Welcome to the Disruptive Library Technology Jester. From here you can browse the musings and visions of a library technologist as he walks the fine line between the best of the library profession on one side and the best of technology on the other.

Open Access Attitudes of Computer Science Professors

My Communications of the ACM came in the main recently, and in an article about the future of scholarly publishing in computer science (in general — and what the ACM Publications Board is thinking about doing), there was this paragraph about the attitudes of a subset of ACM members towards open access publishing.

What Does it Mean to Have Unlimited Storage in the Cloud?

We’ve seen big announcements recently about unlimited cloud storage offerings for a flat monthly or fee. Dropbox offers it for subscribers to its Business plan. Similarly, Google has unlimited storage for Google Apps for Business customers. In both cases, though, you have to be part of a business group of some sort. Then Microsoft unlimited storage for any subscriber of all Office 365 customers (Home, School, and soon Business) as bundled offering of OneDrive with the Office suite of products. Now comes word today from Amazon of unlimited storage to consumers…no need to be part of a business grouping or have bundled software come with it.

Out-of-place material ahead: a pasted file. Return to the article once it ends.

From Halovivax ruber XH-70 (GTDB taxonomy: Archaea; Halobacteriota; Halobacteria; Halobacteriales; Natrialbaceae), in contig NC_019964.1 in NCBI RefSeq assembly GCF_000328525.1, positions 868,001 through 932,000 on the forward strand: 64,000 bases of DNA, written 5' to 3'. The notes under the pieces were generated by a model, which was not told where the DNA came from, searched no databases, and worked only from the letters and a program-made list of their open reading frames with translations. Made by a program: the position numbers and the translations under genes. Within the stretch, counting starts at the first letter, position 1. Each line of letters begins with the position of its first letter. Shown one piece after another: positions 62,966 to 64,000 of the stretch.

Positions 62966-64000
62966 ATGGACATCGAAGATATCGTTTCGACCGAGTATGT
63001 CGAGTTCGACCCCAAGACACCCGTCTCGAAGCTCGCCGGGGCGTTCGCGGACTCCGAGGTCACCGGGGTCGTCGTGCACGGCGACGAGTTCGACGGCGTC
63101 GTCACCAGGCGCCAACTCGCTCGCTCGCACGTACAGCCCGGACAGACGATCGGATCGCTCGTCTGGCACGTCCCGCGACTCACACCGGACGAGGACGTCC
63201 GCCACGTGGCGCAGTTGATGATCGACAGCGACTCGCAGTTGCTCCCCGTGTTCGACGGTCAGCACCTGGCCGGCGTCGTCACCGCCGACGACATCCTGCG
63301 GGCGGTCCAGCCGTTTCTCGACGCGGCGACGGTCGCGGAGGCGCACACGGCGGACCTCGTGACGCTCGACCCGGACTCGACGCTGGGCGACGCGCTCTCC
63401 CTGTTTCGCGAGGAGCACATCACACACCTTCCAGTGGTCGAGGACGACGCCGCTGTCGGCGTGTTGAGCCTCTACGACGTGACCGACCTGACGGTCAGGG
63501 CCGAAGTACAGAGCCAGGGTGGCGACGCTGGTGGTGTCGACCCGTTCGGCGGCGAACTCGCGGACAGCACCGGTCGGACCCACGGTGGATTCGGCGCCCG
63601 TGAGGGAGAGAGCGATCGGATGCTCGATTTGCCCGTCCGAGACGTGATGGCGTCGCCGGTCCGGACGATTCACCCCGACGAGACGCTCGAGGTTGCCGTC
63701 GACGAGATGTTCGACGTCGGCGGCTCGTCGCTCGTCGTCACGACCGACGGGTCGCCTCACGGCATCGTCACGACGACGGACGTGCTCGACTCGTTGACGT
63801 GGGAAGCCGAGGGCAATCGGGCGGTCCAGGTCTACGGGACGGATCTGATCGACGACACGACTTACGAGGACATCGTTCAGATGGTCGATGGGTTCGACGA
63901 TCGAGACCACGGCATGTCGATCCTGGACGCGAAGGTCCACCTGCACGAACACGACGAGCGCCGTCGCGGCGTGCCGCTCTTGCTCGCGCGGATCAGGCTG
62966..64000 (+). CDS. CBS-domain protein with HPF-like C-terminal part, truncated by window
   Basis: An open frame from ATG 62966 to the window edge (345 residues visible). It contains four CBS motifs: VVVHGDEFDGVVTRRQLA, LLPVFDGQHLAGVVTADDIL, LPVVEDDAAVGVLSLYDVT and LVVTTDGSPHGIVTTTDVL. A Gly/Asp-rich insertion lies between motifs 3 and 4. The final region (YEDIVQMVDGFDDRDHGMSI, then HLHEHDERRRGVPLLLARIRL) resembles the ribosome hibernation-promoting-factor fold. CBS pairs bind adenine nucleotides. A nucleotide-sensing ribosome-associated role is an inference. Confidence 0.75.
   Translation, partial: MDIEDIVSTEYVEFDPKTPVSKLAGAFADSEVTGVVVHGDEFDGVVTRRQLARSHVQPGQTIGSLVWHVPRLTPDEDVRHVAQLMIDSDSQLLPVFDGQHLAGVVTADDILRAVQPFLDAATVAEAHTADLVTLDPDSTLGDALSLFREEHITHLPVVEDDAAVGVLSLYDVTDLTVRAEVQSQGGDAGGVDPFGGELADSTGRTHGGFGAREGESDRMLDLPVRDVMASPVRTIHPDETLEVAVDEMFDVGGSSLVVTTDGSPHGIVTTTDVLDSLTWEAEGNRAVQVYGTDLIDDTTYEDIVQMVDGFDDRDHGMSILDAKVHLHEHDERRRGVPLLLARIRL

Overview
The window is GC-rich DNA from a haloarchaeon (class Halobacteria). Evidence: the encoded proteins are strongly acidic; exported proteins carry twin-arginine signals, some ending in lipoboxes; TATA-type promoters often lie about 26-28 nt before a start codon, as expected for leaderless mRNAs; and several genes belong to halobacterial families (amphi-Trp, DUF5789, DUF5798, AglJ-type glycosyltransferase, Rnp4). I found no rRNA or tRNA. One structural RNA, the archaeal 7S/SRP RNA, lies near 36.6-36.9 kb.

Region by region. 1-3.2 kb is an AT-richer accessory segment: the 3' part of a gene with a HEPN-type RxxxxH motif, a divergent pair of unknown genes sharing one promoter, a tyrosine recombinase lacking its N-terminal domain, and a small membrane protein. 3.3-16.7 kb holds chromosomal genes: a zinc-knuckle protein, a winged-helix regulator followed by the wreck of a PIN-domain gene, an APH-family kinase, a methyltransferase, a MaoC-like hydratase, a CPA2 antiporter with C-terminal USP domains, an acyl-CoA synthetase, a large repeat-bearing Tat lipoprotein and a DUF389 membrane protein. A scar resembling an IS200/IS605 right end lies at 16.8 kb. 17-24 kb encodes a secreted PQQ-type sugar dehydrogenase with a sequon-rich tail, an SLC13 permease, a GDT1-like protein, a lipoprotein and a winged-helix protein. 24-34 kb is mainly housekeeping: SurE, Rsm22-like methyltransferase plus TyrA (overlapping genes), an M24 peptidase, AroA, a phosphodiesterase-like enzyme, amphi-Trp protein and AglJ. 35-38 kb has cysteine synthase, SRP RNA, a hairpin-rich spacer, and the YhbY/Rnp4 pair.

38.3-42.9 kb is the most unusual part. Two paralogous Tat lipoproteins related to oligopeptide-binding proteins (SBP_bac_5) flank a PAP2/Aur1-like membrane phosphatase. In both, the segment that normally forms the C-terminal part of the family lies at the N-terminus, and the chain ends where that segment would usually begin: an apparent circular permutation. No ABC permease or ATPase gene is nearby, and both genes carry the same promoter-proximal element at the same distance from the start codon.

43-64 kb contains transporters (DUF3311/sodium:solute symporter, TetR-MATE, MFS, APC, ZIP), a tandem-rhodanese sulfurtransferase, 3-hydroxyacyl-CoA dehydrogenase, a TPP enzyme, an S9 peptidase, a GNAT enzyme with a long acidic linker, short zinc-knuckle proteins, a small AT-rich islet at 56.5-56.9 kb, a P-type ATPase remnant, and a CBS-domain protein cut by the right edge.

Thursday Threads: Web Time Travel, Fake Engine Noise, The Tech Behind Delivering Pictures of Behinds

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In this week’s DLTJ Thursday Threads: the introduction of a web service that points you to old copies of web pages, dispelling illusions of engine noise, and admiring the technical architecture of Amazon Web Services that gives us the power to witness Kim Kardashian’s back side.

Thursday Threads: Google Maps is Good, DRM is Bad, and Two-factor Authentication can be Ugly

Looking at maps, Eastern Carolina University Digital Collections.

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Three threads this week: how mapping technologies have come such a long way in the past few years, and why explaining digital rights management is bad for your sanity, a cautionary tale for those trying to be more conscious about security their digital lives.